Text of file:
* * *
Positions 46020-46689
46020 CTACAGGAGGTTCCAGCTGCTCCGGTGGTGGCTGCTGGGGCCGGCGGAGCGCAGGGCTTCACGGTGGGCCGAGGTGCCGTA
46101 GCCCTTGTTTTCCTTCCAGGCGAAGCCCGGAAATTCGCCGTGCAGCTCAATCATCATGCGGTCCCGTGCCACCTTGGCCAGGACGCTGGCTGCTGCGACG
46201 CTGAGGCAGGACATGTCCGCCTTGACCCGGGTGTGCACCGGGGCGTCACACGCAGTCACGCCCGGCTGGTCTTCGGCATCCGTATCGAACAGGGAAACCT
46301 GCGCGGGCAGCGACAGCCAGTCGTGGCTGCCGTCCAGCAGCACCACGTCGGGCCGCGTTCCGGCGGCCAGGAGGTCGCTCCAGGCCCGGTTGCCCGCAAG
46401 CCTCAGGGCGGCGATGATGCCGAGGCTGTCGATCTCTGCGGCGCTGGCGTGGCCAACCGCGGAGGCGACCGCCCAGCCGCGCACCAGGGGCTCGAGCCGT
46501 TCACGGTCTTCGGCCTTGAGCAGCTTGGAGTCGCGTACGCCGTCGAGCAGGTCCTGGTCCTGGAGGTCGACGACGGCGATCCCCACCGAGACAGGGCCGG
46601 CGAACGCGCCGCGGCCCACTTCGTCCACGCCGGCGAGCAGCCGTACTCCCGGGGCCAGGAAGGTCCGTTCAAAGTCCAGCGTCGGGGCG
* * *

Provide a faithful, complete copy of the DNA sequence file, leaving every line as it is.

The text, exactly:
Positions 46020-46689
46020 CTACAGGAGGTTCCAGCTGCTCCGGTGGTGGCTGCTGGGGCCGGCGGAGCGCAGGGCTTCACGGTGGGCCGAGGTGCCGTA
46101 GCCCTTGTTTTCCTTCCAGGCGAAGCCCGGAAATTCGCCGTGCAGCTCAATCATCATGCGGTCCCGTGCCACCTTGGCCAGGACGCTGGCTGCTGCGACG
46201 CTGAGGCAGGACATGTCCGCCTTGACCCGGGTGTGCACCGGGGCGTCACACGCAGTCACGCCCGGCTGGTCTTCGGCATCCGTATCGAACAGGGAAACCT
46301 GCGCGGGCAGCGACAGCCAGTCGTGGCTGCCGTCCAGCAGCACCACGTCGGGCCGCGTTCCGGCGGCCAGGAGGTCGCTCCAGGCCCGGTTGCCCGCAAG
46401 CCTCAGGGCGGCGATGATGCCGAGGCTGTCGATCTCTGCGGCGCTGGCGTGGCCAACCGCGGAGGCGACCGCCCAGCCGCGCACCAGGGGCTCGAGCCGT
46501 TCACGGTCTTCGGCCTTGAGCAGCTTGGAGTCGCGTACGCCGTCGAGCAGGTCCTGGTCCTGGAGGTCGACGACGGCGATCCCCACCGAGACAGGGCCGG
46601 CGAACGCGCCGCGGCCCACTTCGTCCACGCCGGCGAGCAGCCGTACTCCCGGGGCCAGGAAGGTCCGTTCAAAGTCCAGCGTCGGGGCG